Surge protective devices (SPDs) are often backed by fuses and small circuit breakers or molded-case circuit breakers. When these elements are coordinated with SPDs, they should remain unaffected during rated surge current conditions, ensuring the normal dissipation of surge current while maintaining a residual voltage (Ur) on branch circuits below the protection level of the electrical equipment (Up). This ensures the safety of the system and electrical devices.

Ac Spd

Is It Reasonable to Add a Fuse in Front of the Surge Protector?

An SPD essentially represents a branch circuit, where protection devices (circuit breakers or fuses) are installed to prevent short-circuit breakdown (for voltage-limiting SPDs) or continuous current flow (for switch-type SPDs) from causing a wide-scale power outage due to tripping of the main power supply entry switch. The inclusion of fuses or circuit breakers in front of surge protectors is for safeguarding the surge protector, and engineers tend to favor circuit breakers over fuses because blown fuses are not easily detected.

What’s the Better Choice for the Front End of Surge Protectors: Fuses or Circuit Breakers?

Currently, the use of circuit breakers is more prevalent in this area, as engineers consider them more reliable. While circuit breakers are simpler to configure, they are prone to tripping, especially electronic ones. Fuses, on the other hand, do not have this issue but require regular inspection.

The Purpose of Adding a Fuse in Front of Surge Protectors

Surge protectorsfilter out strong interference signals, such as lightning signals, from both digital and analog signals used in industrial control. They protect control systems from damage, and their role is not to filter out interference signals.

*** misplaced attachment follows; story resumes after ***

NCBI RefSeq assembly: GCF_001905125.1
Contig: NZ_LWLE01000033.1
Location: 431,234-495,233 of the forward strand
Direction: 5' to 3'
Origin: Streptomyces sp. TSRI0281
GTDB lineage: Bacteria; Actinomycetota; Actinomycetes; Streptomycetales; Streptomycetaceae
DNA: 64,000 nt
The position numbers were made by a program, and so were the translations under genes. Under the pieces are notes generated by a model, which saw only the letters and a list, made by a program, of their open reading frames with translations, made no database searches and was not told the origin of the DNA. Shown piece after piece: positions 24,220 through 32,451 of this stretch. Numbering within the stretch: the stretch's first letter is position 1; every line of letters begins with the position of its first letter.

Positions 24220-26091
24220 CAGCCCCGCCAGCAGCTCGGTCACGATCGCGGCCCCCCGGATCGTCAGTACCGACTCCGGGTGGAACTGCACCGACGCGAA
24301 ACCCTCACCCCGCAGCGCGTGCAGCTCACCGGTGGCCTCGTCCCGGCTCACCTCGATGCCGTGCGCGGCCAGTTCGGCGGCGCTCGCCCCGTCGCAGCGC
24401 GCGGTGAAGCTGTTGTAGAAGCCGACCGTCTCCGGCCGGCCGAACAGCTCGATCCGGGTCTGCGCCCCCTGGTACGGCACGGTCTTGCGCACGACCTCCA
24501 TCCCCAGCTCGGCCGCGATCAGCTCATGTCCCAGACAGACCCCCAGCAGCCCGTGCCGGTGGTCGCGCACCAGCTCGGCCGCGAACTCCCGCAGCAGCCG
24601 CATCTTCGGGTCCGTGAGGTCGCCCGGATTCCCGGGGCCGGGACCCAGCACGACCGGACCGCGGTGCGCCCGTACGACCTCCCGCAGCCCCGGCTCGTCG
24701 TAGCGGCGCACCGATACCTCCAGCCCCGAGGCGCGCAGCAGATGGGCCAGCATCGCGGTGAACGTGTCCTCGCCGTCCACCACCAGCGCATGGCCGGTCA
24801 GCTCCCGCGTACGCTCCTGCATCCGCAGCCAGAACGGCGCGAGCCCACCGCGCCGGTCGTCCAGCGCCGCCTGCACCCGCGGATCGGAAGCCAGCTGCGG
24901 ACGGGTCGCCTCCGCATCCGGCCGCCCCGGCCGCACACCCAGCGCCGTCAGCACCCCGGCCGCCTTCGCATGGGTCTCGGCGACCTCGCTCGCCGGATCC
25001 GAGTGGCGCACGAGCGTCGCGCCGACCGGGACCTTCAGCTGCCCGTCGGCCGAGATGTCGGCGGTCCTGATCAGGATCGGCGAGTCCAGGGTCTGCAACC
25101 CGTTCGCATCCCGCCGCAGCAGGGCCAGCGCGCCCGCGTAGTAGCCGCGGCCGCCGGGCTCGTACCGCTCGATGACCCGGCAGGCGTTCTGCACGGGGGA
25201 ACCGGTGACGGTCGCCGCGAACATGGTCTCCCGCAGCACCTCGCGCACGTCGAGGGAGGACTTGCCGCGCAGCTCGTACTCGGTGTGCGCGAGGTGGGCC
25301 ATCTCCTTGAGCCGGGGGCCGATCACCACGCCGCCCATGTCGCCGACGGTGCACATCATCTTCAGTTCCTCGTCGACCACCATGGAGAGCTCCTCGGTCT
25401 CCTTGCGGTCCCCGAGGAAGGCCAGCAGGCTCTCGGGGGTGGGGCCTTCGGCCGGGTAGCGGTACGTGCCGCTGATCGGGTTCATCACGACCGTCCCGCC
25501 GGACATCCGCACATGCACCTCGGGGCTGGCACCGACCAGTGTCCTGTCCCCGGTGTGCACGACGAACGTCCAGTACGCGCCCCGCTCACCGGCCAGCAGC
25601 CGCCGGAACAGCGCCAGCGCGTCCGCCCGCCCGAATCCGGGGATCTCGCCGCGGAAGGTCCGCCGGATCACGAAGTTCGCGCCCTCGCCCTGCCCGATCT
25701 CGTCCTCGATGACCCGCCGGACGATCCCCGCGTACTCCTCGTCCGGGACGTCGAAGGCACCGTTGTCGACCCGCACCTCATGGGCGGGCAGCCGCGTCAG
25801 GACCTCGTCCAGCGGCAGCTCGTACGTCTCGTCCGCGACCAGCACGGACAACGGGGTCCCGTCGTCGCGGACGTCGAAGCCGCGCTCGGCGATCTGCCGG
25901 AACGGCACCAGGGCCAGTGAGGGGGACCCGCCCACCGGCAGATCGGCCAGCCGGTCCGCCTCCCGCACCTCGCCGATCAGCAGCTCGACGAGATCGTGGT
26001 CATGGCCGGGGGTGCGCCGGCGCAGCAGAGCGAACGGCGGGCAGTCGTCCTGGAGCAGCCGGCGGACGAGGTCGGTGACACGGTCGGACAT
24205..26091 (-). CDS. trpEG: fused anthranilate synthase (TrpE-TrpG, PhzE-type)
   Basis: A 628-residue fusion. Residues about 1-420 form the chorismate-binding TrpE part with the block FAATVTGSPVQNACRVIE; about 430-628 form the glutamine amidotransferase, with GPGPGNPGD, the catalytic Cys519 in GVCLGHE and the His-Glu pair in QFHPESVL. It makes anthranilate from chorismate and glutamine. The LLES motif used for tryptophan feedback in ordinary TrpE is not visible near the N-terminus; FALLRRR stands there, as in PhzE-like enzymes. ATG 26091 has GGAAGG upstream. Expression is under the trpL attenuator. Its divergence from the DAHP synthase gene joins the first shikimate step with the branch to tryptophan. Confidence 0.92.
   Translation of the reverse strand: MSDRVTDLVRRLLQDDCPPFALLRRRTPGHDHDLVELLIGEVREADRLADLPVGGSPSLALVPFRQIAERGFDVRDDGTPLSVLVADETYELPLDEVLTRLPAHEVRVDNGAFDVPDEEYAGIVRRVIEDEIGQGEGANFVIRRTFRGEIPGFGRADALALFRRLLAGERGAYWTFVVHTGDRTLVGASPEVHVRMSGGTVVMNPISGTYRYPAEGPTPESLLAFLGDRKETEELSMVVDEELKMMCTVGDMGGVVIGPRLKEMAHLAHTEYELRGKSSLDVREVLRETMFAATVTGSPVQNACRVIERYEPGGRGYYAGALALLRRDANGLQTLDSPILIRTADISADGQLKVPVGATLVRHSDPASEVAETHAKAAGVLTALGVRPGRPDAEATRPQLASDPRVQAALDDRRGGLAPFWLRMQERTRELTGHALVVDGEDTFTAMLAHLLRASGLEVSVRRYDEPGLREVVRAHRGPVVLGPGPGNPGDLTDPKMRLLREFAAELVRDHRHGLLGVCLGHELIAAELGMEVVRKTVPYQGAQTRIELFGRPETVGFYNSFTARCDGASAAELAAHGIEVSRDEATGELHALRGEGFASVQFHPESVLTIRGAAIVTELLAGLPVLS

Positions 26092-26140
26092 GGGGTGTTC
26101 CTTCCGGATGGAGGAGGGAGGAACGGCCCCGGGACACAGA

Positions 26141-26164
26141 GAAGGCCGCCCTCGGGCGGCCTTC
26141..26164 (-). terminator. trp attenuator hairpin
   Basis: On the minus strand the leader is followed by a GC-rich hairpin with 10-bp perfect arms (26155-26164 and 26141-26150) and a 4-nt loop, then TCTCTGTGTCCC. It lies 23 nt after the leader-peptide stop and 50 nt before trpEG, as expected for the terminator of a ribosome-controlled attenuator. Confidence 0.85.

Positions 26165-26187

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The objectives of adding a fuse to the front end of surge protectors are as follows:

Prevent damage to SPDs and their circuits from the occurrence of continuous current flow due to lightning strikes (applicable to air gap discharge-type devices).
Facilitate maintenance and replacement of SPDs.
Guard against circuit faults resulting from the aging of SPDs, such as an increase in leakage current in MOV devices.
The selection of the SPD front-end fuse should be based on the parameters provided by the lightning protection device manufacturer. In cases where the manufacturer does not specify, the general principle is as follows:

Dc Fuse

Determine the cutoff current (C) of the switch or fuse basedon the maximum rated fuse strength (A) of the surge protector and the maximum supply current (B) of the connected distribution circuit. The method is as follows:

When B > A, C should be less than or equal to A.
When B = A, C should be less than A, or no C installation is required.
When B < A, C should be less than B, or no C installation is required.

The Role of Adding a Fuse in Front of Surge Protectors

If a surge protectormalfunctions, it may remain in a connected state for an extended period, potentially causing a short circuit in the power supply or system. In such cases, the front-end circuit breaker or fuse is needed to promptly disconnect the ground circuit and ensure the normal operation of the circuit.

But how can one distinguish whether this circuit breaker or fuse is dealing with a short circuit caused by a lightning strike (referred to as “A”) or a short circuit caused by the surge protector’s own damage (referred to as “B”)? This distinction is crucial because if “A” is mistaken for “B,” and the circuit breaker trips, the main circuit will be destroyed. Conversely, if “B” is mistaken for “A,” the main circuit will continue to short-circuit, potentially leading to circuit damage.

The surge protector we use is designed to protect against induced lightning, which is characterized by high peak voltages, large currents, and extremely short durations. Fuses require specific conditions for melting and breaking, and transient lightning strikes are clearly insufficient to melt the fuse during surge protector operation. With the inclusion of fuses, circuit damage is avoided, and the fuse is cut off, ensuring the electrical circuit and ground remain safely disconnected.